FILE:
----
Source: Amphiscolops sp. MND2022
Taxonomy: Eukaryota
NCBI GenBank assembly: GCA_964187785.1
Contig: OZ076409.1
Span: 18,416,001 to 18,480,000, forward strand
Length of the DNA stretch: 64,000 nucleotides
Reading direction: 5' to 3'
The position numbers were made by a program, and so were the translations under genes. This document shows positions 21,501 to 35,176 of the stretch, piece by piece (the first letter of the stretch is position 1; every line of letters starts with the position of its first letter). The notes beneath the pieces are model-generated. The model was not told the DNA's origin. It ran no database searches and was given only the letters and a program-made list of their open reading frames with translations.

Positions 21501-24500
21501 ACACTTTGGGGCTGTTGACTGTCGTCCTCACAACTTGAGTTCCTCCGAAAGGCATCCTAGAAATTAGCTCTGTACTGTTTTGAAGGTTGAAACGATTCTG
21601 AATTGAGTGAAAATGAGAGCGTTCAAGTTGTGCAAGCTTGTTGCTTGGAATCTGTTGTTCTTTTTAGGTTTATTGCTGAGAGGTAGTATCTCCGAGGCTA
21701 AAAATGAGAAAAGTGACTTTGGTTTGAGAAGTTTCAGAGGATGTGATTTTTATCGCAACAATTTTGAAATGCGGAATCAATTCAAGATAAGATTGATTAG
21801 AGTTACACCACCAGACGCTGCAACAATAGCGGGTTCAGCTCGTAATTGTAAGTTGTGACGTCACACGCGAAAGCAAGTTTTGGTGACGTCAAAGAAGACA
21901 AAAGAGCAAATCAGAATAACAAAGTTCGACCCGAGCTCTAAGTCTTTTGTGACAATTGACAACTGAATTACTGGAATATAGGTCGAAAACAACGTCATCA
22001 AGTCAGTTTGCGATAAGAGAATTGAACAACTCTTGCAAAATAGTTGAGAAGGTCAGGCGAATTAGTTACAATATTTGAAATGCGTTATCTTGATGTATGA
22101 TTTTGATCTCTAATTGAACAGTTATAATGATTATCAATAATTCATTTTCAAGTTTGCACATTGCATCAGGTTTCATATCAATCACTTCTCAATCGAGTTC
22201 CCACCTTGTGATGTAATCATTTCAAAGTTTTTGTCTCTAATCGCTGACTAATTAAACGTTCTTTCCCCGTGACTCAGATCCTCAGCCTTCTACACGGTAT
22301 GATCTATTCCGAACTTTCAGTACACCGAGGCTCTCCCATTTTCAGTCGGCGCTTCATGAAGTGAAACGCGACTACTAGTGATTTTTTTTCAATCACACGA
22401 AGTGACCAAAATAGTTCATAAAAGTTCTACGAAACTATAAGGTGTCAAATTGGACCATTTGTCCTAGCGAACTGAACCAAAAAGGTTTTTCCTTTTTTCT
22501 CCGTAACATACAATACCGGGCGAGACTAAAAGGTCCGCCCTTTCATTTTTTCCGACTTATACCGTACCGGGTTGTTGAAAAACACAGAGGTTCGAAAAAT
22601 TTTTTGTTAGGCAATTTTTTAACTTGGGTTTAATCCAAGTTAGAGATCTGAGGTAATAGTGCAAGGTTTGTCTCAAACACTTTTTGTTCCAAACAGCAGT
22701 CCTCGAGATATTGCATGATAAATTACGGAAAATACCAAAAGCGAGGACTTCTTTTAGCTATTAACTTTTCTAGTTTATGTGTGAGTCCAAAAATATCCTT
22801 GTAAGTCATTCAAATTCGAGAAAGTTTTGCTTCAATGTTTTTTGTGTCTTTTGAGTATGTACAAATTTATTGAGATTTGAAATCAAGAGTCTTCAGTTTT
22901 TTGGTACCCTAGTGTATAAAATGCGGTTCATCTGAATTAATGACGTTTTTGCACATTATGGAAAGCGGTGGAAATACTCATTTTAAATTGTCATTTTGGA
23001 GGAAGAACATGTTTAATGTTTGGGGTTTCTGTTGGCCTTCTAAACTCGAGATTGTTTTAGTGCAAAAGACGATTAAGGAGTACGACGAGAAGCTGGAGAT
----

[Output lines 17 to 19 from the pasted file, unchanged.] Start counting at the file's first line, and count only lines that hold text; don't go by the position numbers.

22201 CCACCTTGTGATGTAATCATTTCAAAGTTTTTGTCTCTAATCGCTGACTAATTAAACGTTCTTTCCCCGTGACTCAGATCCTCAGCCTTCTACACGGTAT
22301 GATCTATTCCGAACTTTCAGTACACCGAGGCTCTCCCATTTTCAGTCGGCGCTTCATGAAGTGAAACGCGACTACTAGTGATTTTTTTTCAATCACACGA
22401 AGTGACCAAAATAGTTCATAAAAGTTCTACGAAACTATAAGGTGTCAAATTGGACCATTTGTCCTAGCGAACTGAACCAAAAAGGTTTTTCCTTTTTTCT